Turkish courts handed down sentences to 41 journalists in the first half of 2019
The Free Journalists Initiative (ÖGİ) has announced that the first six months of the year saw the trial of 287 journalists, 41 of whom were sentenced to a total of 119 years, three months in prison, the Artı Gerçek news website reporter.
The group released a report titled “Violations against journalists” for the first half of the year, focusing on the judicial pressures Turkish journalists are faced with while trying to perform their duty of informing the public.
The report said a total of 154 journalists were held in pre-trial detention during the period in question. 29 new investigations were launched and eight investigations turned into prosecutions. One media outlet was raided by the police. 34 journalists were detained and 11 were arrested, while 22 journalists were released and two were deported.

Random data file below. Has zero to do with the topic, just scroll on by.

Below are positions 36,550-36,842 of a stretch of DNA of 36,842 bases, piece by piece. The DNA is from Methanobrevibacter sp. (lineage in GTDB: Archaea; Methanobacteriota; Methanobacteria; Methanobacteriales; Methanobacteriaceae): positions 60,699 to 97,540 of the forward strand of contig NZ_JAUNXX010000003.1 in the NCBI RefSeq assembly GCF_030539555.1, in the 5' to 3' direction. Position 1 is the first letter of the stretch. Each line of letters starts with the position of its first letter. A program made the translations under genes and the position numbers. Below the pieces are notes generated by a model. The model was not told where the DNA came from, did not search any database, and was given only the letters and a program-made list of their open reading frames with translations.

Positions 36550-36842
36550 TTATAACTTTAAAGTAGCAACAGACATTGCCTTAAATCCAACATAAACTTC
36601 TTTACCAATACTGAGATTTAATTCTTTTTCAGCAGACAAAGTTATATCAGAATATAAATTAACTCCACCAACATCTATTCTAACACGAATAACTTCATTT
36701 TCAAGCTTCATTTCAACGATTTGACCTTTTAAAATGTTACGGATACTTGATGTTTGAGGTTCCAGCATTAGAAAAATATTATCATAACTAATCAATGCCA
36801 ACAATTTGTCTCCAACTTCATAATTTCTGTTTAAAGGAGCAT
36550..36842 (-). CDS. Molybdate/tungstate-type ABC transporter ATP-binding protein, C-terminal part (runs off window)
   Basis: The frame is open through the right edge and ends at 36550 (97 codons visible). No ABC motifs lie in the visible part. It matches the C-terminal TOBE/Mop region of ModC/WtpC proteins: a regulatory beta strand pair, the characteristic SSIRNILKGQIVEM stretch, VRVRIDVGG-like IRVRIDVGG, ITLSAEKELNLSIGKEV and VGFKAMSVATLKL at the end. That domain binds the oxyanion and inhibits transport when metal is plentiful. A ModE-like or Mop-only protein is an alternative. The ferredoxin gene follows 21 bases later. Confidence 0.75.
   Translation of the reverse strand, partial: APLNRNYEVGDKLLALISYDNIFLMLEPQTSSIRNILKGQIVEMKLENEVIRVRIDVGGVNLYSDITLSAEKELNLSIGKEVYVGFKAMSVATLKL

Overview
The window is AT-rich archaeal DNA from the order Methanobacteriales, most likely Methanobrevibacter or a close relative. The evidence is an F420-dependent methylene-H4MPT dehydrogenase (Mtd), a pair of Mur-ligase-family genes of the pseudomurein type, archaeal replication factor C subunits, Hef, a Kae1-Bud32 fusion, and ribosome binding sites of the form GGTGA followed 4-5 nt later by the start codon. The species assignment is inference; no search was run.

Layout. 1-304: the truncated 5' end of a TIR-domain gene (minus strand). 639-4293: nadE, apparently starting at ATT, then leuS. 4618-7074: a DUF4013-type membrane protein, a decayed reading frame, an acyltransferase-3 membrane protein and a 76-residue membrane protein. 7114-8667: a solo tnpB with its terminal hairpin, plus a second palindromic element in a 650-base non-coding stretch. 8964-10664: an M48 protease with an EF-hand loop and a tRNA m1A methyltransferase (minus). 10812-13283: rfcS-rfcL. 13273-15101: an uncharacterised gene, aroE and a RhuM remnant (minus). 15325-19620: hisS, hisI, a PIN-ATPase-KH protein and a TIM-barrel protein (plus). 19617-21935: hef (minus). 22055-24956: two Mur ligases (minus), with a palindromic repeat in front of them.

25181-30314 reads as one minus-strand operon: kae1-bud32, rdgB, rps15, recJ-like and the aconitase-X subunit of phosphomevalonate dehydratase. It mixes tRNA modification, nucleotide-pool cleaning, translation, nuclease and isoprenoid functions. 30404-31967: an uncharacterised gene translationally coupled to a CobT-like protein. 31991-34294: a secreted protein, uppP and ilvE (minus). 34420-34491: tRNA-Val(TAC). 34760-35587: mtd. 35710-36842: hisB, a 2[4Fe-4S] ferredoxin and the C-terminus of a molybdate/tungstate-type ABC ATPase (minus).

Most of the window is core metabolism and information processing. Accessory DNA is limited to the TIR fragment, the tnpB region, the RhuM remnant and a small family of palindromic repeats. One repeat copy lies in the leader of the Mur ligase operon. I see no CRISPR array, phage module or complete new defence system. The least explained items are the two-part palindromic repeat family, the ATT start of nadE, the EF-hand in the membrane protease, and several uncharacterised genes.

Turkish journalist shot in Adana in latest attack on Turkish press
The shooting of Hakan Denizli, founder of the local newspaper Egemen, in front of his home in Adana, is another in a string of attacks against Turkish press over the past two weeks, the Committee to Protect Journalists (CPJ) reported.
Denizli was hospitalised on Friday after being shot in the leg and the police are looking for his attacker, it said. The shooting is one of five attacks members of the Turkish press in the past two weeks alone.
"This brutal attack against Hakan Denizli--the fourth assault on a journalist in two weeks--appears to signal an alarming cycle of violence against critical voices in Turkey," it quoted CPJ Europe and Central Asia Program Coordinator Gulnoza Said, as saying. "We call on President Recep Tayyip Erdoğan to strongly condemn the attacks and to instruct his law enforcement to bring those responsible to justice and to ensure the safety of journalists."